Inspiration is hiding in our immediate surroundings. Why do you think so many artists and poets throughout history focused their craft around natural forms, landscapes, and the living earth? Look at the colors of the grass, the light reflecting through the trees, or  city birds navigating their way through the alleys. You are part of a big, complex world, and focusing on a simple piece of it will do wonders for your mind.

Your surroundings also include your home. Unwanted clutter, piles of unclassified junk, and small messes can really affect your mood, subconsciously.  Keep your spaces tidy, and organized. Get rid of things that don’t have a place, aren’t needed, or don’t bring you joy. There is no need to spend an entire day in a room that makes you feel overwhelmed. Set your surroundings straight to avoid mornings of immediate stress on arrival. Your home or studio should be your refuge.

4. Don’t touch your phone

Avoid your phone and social media for the first 20 minutes of your morning (at least!). Checking in and mindlessly scrolling will set your day in a fog. Do you ever give yourself a headache from overloading your eyes with up-and-down fidget motions to keep up with a scrolling feed? This will set your day of for failure physically, and emotionally. Enjoy life without technology for a bit. The constant need for stimuli is a habit that can be overcome with practice. We’ve been getting along without social media for quite a while.. don’t forget that.

5. Learn something or listen to something inspiring

Queue up a podcasts, motivational talk, or mood-setting music. Get yourself ready to take on the day with a little encouragement or new idea. Sometimes, 15 minutes in the shower is the only time to listen to an audiobook or podcast. While short, this time can be enough to learn something new that may be applicable in your artistic or business process. Continue to learn and build your foundation, you never know where your knowledge base might take you. Not feeling a book today? Try some jazz or classical music to set the tone and mood for the rest of the day.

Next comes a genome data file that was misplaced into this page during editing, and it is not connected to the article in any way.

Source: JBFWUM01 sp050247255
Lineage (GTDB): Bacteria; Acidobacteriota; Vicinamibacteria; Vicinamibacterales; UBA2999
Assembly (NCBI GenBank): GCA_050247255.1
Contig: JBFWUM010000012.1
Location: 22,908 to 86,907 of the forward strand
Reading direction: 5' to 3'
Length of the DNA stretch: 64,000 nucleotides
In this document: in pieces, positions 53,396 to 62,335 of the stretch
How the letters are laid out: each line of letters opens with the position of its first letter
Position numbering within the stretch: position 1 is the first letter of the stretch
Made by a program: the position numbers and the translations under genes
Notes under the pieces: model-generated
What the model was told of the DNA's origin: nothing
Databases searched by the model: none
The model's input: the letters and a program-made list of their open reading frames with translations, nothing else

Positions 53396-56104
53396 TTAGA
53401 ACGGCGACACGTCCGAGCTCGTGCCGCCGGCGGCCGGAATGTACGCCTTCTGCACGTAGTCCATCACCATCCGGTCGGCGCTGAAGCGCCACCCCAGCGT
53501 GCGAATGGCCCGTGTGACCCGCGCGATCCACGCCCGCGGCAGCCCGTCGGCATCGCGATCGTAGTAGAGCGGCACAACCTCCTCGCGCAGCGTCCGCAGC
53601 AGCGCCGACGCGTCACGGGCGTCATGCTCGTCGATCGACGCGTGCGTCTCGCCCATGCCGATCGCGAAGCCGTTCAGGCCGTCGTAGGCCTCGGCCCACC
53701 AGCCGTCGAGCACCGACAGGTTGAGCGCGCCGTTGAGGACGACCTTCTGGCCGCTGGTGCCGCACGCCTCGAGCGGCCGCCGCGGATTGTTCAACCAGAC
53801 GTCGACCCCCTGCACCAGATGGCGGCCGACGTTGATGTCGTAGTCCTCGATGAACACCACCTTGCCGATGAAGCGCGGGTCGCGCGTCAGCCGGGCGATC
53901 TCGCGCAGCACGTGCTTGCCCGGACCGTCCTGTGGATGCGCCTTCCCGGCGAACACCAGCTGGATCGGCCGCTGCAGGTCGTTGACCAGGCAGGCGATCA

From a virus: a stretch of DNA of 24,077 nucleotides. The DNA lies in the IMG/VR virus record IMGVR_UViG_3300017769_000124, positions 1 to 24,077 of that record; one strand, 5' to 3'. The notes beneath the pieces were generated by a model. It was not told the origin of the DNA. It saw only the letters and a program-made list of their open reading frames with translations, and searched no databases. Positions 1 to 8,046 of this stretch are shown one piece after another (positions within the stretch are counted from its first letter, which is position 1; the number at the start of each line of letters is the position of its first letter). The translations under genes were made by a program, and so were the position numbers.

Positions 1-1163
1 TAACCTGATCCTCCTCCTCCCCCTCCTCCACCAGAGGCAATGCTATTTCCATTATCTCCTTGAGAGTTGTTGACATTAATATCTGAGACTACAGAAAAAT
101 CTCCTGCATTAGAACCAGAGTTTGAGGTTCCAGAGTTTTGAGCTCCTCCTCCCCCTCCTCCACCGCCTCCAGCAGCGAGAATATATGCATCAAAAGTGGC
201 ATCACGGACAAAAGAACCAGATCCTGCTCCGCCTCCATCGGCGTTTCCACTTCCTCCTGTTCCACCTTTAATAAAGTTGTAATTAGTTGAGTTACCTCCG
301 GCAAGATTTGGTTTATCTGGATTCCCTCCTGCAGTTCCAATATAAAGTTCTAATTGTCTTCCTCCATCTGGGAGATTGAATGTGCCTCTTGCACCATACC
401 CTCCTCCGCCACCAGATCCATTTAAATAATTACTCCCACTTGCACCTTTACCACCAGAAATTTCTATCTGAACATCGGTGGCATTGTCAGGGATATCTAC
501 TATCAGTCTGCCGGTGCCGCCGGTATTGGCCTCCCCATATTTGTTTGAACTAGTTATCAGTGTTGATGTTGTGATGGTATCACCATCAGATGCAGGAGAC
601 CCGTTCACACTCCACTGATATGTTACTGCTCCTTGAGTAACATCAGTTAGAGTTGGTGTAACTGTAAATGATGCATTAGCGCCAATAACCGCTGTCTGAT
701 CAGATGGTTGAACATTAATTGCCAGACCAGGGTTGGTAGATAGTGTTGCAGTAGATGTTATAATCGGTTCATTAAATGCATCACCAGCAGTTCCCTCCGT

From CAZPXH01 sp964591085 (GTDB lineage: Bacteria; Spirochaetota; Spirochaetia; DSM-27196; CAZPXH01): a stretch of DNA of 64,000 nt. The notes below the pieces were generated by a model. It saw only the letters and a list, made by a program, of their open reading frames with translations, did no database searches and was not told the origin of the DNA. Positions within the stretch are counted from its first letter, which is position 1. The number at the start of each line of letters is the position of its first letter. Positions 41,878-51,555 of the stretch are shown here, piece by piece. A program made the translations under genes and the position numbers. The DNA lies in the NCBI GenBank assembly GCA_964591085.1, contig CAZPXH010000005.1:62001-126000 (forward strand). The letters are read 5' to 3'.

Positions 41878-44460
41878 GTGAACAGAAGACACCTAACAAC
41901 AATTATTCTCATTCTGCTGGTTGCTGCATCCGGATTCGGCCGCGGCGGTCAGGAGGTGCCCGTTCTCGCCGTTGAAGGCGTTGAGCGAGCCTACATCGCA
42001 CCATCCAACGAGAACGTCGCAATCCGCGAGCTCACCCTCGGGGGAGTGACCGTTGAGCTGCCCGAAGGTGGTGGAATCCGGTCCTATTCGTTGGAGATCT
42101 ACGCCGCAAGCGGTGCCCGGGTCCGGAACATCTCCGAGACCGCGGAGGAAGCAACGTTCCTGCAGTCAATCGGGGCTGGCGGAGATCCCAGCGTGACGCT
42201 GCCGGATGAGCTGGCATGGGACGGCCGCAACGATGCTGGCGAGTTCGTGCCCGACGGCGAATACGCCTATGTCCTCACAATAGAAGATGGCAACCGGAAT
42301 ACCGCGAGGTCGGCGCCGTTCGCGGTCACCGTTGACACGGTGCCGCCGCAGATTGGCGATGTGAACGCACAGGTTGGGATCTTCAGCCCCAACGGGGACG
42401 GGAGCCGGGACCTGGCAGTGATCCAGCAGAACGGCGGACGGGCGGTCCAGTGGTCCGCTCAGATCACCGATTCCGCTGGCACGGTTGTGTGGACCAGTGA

Follow along with me on Pinterest to see more ideas on creative visuals and how they can set you up for success.

What is True Vintage?

With the rise of e-commerce stores, Etsy, and EBay, there have been more and more vintage shops and sellers popping up on all platforms to peddle their wares. Not all shops are created equally, as there are many categories and niches among the broad tag “vintage”. Google the term “vintage clothing” and you’ll see results come up with mostly reproduction, or loosely inspired vintage clothing shops, which stack the first few pages of returned sites. Browse the vintage section of Etsy and you’ll find items from antiques to late 90’s graphic tees (Etsy deems any item 20 years or older to be vintage). Vintage is a broad term, so it’s time to get specific.

You may see the term “True Vintage” popping up on your Instagram or in tagged photos of your favorite vintage-wearing muse. This phrase is being used to categorize authentic clothing and accessories pre-1965 (arguably 1960, but generally the pre-polyester explosion era). Just search the term #vintage on Instagram, you’ll see why there’s a need for more descriptive terminology for an era of such great silhouettes and fine attention to detail. Some true vintage collectors say the shape and make of the clothing is more flattering, as opposed to today’s fashion, which is over-exposing in a cheap and tacky way. Fair enough.

Most of the fabrics and details of true vintage garments are notably high-quality even though they are 60+ years old and often hand-made. Garments can frequently be found with mends or small repairs, as times of war and economic instability lead to a generation of frugal, and handy people who fixed their belongings rather than replaced them. Many collectors know to expect small flaws and even find them charming. Fast fashion, mass manufacturing, and outsourcing later changed the way people bought, wore, and discarded clothes.

In a nutshell, true vintage is authentic clothing from the first half of the 20th century or before, including antique garments. Women (and men too!) are gaining a huge appreciation for fashion history by loving and wearing clothes from previous generations. Keep your eyes out for true vintage focused shops and sellers, as they can be tucked away, like hidden gems in the vast internet desert. Find boutiques, fashion bloggers, and Instagram fashionistas who style in early vintage by looking through the True Vintage tags on social media. Google still has some catching up to do.